For Blue Prism the strategic implications are significant. On the one hand, it is aiming to access new buying centers on the IT side. On the other hand, it aligns Blue Prism with AWS while reducing its reliance on Microsoft. Blue Prism is continuing to work with Microsoft, but the strategic intent is clear. Having said that, UiPath is just as wary of Microsoft as Blue Prism is. We are seeing Microsoft gaining strong traction across the industry with its Power Automate Platform and other assets. With that, competition is significantly increasing. This is not just about RPA, but about the shift of RPA into ISV ecosystems and about the rise of Low Code/No Code offerings. Therefore, we view it as a bold move in a transforming market that provides Blue Prism with a much clearer positioning for its offerings.

Rising complexity across the AWS marketplace is making AWS finally get serious about Intelligent Automation

In contrast to Microsoft and Google, AWS has been sitting on the fence on Intelligent Automation. Judging from the announcement, the goal is neither to buy nor build but partner on those capabilities. Yet, what we need as next steps is a clear articulation of the client requirements, use cases, and ultimately outcomes of those newly integrated capabilities. With the market noise both on the cloud as well as RPA front, this would help to get back to more realistic and therefore valuable discussions on automation.

Likely acquisition of Blue Prism mandate scenario planning on cloud

When assessing the cloud strategy of Blue Prism and the potential of AWS, the breaking news of the acquisition by software and services firm SS&C is the elephant in the room. SS&C has been on a parallel intelligent automation platform development track targeting financial services and healthcare sectors. As these firms come together, they mutually need to develop the succinct narrative of value and benefit to clients. The focal point for those narratives should be outcomes around data-centric issues – not technology.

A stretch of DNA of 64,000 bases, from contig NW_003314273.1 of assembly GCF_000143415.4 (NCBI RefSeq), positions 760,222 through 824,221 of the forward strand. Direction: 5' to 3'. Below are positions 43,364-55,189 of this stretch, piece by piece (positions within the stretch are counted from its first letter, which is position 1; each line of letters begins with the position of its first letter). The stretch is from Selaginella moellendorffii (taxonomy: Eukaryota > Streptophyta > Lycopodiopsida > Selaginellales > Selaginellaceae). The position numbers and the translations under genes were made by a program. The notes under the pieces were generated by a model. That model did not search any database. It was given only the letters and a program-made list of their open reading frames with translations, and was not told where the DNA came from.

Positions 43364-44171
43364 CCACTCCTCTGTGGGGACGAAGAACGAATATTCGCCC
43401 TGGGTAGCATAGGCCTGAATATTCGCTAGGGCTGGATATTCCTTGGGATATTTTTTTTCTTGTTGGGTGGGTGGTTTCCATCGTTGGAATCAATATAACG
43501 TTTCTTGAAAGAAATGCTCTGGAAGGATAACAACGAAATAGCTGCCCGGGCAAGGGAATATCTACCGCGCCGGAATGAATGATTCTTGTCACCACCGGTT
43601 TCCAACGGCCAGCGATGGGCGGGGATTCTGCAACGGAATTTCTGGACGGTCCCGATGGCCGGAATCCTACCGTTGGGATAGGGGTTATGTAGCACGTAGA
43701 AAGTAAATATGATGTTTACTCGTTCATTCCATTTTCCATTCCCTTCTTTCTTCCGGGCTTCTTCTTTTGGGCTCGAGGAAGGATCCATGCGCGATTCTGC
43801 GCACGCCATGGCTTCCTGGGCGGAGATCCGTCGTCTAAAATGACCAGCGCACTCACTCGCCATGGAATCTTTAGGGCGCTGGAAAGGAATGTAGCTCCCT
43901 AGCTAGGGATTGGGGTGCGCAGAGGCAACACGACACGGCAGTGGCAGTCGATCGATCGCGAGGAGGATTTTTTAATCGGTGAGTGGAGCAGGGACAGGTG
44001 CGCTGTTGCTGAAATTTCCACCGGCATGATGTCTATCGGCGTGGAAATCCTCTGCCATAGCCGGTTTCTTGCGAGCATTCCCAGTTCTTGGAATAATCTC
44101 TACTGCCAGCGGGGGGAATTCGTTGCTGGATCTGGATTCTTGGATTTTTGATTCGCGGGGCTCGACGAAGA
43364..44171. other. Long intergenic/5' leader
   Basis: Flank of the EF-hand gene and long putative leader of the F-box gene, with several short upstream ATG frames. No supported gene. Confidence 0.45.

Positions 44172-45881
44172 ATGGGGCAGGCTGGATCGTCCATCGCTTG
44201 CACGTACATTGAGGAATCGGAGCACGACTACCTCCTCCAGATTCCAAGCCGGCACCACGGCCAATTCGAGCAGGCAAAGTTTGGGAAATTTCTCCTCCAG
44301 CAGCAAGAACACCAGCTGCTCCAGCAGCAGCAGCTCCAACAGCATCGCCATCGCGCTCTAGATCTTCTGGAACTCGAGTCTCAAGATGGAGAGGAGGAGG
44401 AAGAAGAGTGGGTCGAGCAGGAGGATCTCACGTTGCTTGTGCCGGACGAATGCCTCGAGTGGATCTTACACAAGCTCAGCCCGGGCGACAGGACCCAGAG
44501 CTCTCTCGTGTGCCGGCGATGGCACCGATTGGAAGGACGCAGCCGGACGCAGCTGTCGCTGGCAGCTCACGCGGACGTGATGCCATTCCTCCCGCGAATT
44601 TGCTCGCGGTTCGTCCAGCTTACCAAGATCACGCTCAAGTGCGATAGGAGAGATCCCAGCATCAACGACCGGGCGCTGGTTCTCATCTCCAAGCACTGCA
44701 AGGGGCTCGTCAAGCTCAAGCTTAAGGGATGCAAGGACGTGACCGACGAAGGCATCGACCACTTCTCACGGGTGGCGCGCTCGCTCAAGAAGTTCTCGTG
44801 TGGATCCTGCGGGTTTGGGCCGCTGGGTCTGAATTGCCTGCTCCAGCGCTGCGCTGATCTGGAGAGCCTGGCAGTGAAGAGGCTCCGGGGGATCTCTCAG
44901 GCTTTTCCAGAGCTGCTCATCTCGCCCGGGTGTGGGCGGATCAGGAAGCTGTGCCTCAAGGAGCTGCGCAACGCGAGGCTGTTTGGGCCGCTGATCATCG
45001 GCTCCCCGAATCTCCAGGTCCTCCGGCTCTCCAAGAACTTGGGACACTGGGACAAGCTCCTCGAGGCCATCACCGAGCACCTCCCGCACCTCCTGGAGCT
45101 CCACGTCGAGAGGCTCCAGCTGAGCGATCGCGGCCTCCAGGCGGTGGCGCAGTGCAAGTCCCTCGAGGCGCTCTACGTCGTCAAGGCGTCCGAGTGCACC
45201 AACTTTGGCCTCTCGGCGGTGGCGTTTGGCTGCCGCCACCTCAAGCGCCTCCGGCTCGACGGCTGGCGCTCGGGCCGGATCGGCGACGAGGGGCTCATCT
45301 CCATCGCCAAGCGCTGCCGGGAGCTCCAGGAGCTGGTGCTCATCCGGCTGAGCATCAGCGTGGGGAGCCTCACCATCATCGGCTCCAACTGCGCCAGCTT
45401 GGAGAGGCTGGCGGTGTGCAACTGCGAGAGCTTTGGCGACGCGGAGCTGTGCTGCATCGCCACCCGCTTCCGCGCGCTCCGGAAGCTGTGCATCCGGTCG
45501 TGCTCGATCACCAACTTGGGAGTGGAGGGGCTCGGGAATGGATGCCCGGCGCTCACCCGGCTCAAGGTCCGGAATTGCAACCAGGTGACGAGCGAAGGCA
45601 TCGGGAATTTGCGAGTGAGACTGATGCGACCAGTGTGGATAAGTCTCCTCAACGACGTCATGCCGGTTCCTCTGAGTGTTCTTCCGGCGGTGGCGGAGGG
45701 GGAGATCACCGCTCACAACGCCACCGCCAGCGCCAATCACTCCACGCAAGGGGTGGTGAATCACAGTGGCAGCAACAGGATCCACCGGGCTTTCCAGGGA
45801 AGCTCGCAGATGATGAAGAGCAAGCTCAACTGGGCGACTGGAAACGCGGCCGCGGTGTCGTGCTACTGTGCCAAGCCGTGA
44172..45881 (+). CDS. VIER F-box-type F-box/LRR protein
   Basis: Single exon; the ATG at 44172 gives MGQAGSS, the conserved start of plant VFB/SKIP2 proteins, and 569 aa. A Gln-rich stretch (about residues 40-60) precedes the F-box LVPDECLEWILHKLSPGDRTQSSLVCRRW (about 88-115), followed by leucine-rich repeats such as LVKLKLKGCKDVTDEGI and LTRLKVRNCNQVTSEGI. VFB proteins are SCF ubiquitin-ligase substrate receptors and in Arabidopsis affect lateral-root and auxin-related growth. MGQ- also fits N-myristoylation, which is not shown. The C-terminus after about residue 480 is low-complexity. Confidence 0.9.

The future of automation is around ISV ecosystems

The announcement is yet another proof point that large parts of RPA-centric requirements are moving or more precisely have already moved into ISV ecosystems. Recent acquisitions such as Servicetrace by Salesforce or Intellibot by ServiceNow are further indicators for this shift. As Exhibit 1 highlights, the leading ISVs have already acquired RPA to expand the reach of their ecosystem. RPA is an embedded functionality that expands the functionality of the respective platforms. Conversely, RPA providers must focus on excessive partnering to offer broader functionalities that allow customers to finally scale their deployments.

Of the RPA incumbents, UiPath is natively integrating into AWS and Azure but equally into Salesforce and ServiceNow, giving them a strong position in both the Hyperscaler stacks and ISV ecosystems. Automation Anywhere is boasting of the intimacy of their relationship with Google. While all RPA providers have partnerships with the leading Hyperscalers, the level of closeness and the native integration of capabilities are starting to shape a clearer competitive landscape.

Exhibit 1: Automation providers and ISVs are progressing toward broader ecosystems

Source: HFS Research, 2021

Takeaways:

Natively integrating RPA capabilities with offerings of the Hyperscalers could provide organizations with the foundation to finally scale the automation deployments. Their goal, but also the fundamental challenge, is to provision and consume data anywhere and at scale. Yet, enterprise technology leads need clear use cases and outcomes to understand how this will work. And to make sure they aren’t left disappointed for a second time.